Review: The Babadook


Director: Jennifer Kent
Starring: Essie Davis, Noah Wiseman
Rating: 4 out of 5 bad books for The Babadook. This film wasn’t the scariest I’ve ever seen, as many claimed it was, but it was, indeed, very scary. Even though I went in with high expectations, the film still satisfied me immensely; it was a success regardless of whether it gave me nightmares or not. It is atmospheric, suspenseful, and dreary, and the horror comes from dread, not gore or cheap shocks. However, it takes a keen attention to detail and a particular kind of panache to pull off this kind of nuanced, delicate indie horror: Kent exhibits these qualities and displays them effortlessly here.

The Babadook— which, someone pointed out to me afterwards, can be reconfigured to roughly spell “the bad book”– is not your typical gore-fest or even your common haunting flick, but it’s pretty much unpleasant from the get-go, before anything supernatural even occurs. Amelia (Davis) is a haggard single mother, tortured by grief ever since her husband died (in a car accident, driving her to the hospital to give birth to their son). Her son, Samuel, is equally tortured by his lack of a father; he still sees monsters and even builds weapons to combat them (and to protect his beloved mother). But he is alienated from other kids as a result of these odd and aggressive behaviors, and Amelia is just as isolated from her peers due to her own inability to move forward and adequately handle her son’s erratic tendencies.

Well, before long, the demons they both battle become all too real– or perhaps, those preexisting demons allow for further negativity to enter their lives in the form of Mister Babadook, a storybook which seems to mysteriously materialize on their shelf as if beckoned or attracted by their stress and unhappiness, and which traumatizes Samuel instantly; he sees Mister Babadook everywhere and says typically creepy things to his own mother, such as “I don’t want you to die.” The scariest visceral moments of the film, sparse and expertly crafted as they are, include the guttural way “BABADOOOOK” is uttered, like a demonic whisper that upsets on a deep, physical level (something about the tone of it just made my skin prickle and crawl). Then there’s also the random appearance of roaches in a non-existent (?) hole in her wall. But those tricks never seem cheap here– they seem horrifyingly real, because everything else about the film is so grounded in gritty reality, particularly the mother-son relationship that is teased and tested throughout the film.

Davis is amazing as Amelia, especially when she is, shall we say, not herself, floating effortlessly between weepy, weak mom to crazy-killer mom– and, again, the possession sort of feeling isn’t cheapened here but rather intensified, thanks to just how subtle and seamless the buildup is, and how crucial the film’s central relationship is to the story. Her son’s obsession with monsters and with saving his mother from them comes into play perfectly when the monster is finally very much real, but it kind of makes you think whether it ever really was– one thing the Babadook says is, the more you deny me the stronger I get, and it really does seem to me like Mister Babadook was another test, a more overt manifestation maybe, of the horror that is already present in their lives, though this horror is much more human– again, the horror of losing a husband or a parent, the fear and turmoil of raising a child alone, or of being alone. The film’s ending is awesomely strange and thus all the more disturbing, and if there’s anything to be learned from the film, it’s that we cannot always eliminate that which plagues us, but we can be in control of it, but at what cost? A scary thought indeed.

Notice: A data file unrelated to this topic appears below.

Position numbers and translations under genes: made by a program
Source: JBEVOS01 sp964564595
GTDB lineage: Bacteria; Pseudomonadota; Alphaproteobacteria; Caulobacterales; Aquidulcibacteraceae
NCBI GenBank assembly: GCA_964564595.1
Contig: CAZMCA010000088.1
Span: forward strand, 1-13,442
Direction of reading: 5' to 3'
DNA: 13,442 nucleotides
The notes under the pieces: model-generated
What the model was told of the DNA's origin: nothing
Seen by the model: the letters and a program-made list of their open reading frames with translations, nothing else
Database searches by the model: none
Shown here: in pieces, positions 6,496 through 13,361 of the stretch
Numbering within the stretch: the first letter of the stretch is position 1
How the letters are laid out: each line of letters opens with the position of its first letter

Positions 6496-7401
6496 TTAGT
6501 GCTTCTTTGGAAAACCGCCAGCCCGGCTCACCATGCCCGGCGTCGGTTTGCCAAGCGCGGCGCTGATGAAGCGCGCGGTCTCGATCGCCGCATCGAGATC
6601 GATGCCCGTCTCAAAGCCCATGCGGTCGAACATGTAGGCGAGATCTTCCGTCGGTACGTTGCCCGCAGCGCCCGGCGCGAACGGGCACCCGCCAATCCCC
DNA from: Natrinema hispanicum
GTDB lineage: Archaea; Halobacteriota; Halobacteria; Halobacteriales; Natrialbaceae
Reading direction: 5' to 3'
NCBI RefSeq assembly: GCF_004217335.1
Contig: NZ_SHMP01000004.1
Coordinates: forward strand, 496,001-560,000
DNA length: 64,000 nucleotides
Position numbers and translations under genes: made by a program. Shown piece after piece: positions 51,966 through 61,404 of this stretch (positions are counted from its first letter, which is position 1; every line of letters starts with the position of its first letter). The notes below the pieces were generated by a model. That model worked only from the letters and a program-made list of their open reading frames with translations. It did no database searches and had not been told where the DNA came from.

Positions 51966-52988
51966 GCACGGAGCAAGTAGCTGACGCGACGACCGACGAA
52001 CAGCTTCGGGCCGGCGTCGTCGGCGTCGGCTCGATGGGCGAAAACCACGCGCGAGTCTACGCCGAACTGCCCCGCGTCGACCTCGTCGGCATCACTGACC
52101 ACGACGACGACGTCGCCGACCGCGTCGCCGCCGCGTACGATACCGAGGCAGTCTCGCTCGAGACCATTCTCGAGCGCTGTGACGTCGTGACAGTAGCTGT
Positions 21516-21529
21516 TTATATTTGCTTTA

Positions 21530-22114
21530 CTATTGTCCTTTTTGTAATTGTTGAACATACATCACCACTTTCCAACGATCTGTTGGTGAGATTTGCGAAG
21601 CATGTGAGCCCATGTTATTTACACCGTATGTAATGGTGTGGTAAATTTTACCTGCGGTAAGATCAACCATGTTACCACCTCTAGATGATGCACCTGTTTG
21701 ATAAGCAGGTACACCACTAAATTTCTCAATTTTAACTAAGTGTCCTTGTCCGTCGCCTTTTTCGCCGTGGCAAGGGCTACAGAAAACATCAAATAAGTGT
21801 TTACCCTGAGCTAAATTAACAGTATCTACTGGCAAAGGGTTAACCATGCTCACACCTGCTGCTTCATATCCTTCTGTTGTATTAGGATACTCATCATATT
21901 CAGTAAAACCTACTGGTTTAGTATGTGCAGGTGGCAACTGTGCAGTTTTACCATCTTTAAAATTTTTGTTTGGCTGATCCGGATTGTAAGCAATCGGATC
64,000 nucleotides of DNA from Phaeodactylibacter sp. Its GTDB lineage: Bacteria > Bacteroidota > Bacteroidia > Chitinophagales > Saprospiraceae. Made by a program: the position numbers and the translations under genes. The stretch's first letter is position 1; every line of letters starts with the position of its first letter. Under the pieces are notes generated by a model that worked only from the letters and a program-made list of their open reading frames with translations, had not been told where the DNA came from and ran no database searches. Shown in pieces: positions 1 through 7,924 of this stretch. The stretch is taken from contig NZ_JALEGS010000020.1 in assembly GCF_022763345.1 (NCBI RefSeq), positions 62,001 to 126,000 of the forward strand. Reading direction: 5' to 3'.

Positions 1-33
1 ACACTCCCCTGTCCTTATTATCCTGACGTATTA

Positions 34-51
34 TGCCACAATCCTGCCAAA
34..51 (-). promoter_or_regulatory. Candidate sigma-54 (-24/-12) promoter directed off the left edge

This is, all in all, a chilling and unsettling horror film that, above all else, is just so expertly crafted– there wasn’t anything in here that was sloppy or lacked stylishness, care or precision. Even if it doesn’t scare you in the same way as some other films might, I’d argue that this brand of scares is a lot more deeply effective– washing over you like a cold sweat brought on by a bad memory or rather by a nightmare only half remembered, always lurking in the shadows, threatening to remind you of the horrors of your every day life.

Review: The Interview (& Why a “Stupid” Comedy Can Still Be a Satire)


Director:Evan Goldberg & Seth Rogen
Starring: Seth Rogen, James Franco, Lizzy Caplan
Rating: 4 out of 5 missiles; a stupid-smart, or perhaps smartly stupid, satire. The film’s script (its broad approach to satirical humor) isn’t always the most intelligent, at least not on the surface (which doesn’t mean it isn’t funny, by the way). But lurking beneath James Franco’s obnoxiousness and between the usual, to-be-expected vulgarities, there is a gleefully offensive ridiculousness to this film that somehow gets its message across better than you’d think it would– if you’re receptive to it, that is. And, might I add, the film skewers not just North Korea, but also America. Its approach to making fun of the former is far more over-the-top than the latter, and so I think the fact that some nuance even exists here at all deserves a whole lot more credit than what the film is going to get.

And that, of course, is because the film is going to get notoriety instead, due to the controversy that has surrounded it for the last couple weeks, from the Sony hack itself to the ensuing fallout: theater chains pulling the film after threats of 9/11-esque attacks surfaced, then Sony pulling it entirely with no plans of distributing it, then Sony deciding to, thankfully, distribute the film after all via various VOD outlets (after much push back and criticism from Hollywood, the indie film world, and even President Obama).